As a developer, building frontend applications is becoming less difficult using a set of techniques that have been standardized with time, within that jargon, one of these is the State Management System which is a hype amongst frontend developers using frameworks like Angular, React, VueJS, and so on. Simply said, it’s commonly referred to as a store or a global JavaScript object shareable between UI components.

In this article, I will walk you through a basic yet solid RxJS implementation of a kind-of custom store usable for some specific cases to make your DOM elements more reactive without adding many batteries on.

Why a State Management System?

As introduced earlier, it’s just like a global variable where you keep the data that flow through your components, a fashioned way to reactively load and populate data on the UI using a common syntax that boils down to the definition of Actions, Effects, and Reducers.

It’s always a hard question to determine if we need such a pattern within our App, but it’s a good idea to consider for any App projected to scale in a medium or long-term plan since it reduces the complexity while updating non-related UI elements.

They are used to delegate a specific file/function to act, once the result is generated, it’s saved (state change), then it fires an event to notify DOM elements that need it, and the UI refreshes for the end-user to see the expected content.

Difference Between NgRx/Store and RxJS

By focusing on NgRx (for Angular developers) I’m outlining a clear difference as a transition to the main focus of this article, both systems tend to solve the same problem, at least they are both reactive and can keep our App’s data ready to be ingested by components. It’s important to differentiate that NgRxStore is the implementation of Redux pattern using RxJS underneath, so it defines a nice syntax shareable amongst developers to solve the same problem.

RxJS is a JS library that empowers so many others by adding reactive programming within our App, it has been used in so many ways to perform that same reactivity using different patterns/syntaxes, that’s why today we have frameworks like:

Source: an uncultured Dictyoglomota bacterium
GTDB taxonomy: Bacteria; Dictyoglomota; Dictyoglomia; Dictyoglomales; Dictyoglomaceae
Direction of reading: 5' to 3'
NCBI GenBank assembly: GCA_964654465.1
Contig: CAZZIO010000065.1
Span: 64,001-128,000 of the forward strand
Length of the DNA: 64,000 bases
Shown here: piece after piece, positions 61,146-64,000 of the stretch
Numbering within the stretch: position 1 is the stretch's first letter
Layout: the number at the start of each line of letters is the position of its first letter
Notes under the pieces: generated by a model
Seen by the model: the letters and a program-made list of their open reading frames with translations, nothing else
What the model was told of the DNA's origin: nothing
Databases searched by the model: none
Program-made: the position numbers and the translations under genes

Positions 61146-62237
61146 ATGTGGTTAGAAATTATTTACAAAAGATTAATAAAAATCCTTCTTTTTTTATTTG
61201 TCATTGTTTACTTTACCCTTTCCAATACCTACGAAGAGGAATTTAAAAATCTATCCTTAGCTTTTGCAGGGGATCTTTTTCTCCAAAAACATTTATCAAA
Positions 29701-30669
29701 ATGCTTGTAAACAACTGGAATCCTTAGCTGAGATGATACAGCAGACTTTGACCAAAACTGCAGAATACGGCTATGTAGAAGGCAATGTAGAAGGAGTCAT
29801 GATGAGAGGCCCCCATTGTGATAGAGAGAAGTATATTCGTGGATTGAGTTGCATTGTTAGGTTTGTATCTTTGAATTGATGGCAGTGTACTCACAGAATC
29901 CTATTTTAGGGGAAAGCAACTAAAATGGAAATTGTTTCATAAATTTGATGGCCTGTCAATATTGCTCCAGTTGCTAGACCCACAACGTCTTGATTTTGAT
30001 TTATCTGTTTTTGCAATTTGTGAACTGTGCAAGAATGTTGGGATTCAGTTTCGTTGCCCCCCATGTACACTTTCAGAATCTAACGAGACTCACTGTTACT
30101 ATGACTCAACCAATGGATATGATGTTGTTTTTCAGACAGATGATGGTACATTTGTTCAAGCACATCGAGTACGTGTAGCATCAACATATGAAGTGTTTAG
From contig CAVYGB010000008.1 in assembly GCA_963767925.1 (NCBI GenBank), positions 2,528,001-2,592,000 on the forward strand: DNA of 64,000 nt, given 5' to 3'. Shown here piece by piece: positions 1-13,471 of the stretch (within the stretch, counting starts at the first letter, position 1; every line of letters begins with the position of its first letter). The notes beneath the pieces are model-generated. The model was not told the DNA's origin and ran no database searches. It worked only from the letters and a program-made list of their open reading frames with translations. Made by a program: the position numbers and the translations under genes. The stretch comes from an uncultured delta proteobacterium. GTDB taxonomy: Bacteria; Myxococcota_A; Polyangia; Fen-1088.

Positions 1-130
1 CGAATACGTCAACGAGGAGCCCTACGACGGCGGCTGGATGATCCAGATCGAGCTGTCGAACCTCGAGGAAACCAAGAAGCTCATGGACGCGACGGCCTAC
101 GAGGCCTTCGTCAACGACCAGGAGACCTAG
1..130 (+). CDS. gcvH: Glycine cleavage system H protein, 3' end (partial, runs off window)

Do I Need any State Library?

It's pretty common to see newcomers using state libraries implicitly, more advised ones always have that question on their table when they have new projects to build, DO I NEED IT SOON OR LATER?

State management libraries are shiny, and good but do we always need these? I agree that with the new agility brought in modern Apps we need a better separation of concerns and well-defined patterns, but is that a reason to directly include NgRx (or any alternatives) in our project instead of creating basic RxJS’s Subjects for Apps in need of minimal efforts? Is the learning curve not a pain for the project delivery?

In a few of my former professional missions, I favored a custom implementation that doesn’t imply any learning effort because I wanted to have something understandable by any JS developers. I did that primarily based on the size of the project (generally small and around medium ones) and the skill set of the team (not an opinion in a stone).

Some of these libraries come with a set of rules for you to decide if you should include these in your project or not, but it’s not the purpose of this write-up, for more information or decision triggers you can take a look at this article.

Custom Angular Store using RxJS

Building a store using RxJS gives more confidence with the fact that most of the JS developers will quickly get familiar with the syntax since it's the same basics functions and calls being done no matter the programming languages (nothing new), the only addition is the Reactivity (live updates) brought in by this framework.

A second and very important advantage is the ability to quickly export almost the same code to other frontend projects (not frontend framework dependant) and it's going to work with very less code changes, as soon as the package RxJS is being included as a dependency.

Let me guide you through what I used to implement for Angular App respecting the context I highlighted in the previous section, the same applies to other frontend frameworks (React ...), it consists of:

  1. An interface the state services must implement.
  2. Some models that describe the information managed by state services.
  3. A global state service that handles the App global state.
  4. Multiple local/specific state services for some particular scenarios.

Diagram

The State Interface

There is the concept of global and local/specific states, both sharing the same core definition but are being used differently depending on the context, within their similarities the functions set and get are very important:

  • The 'set' function updates the state value.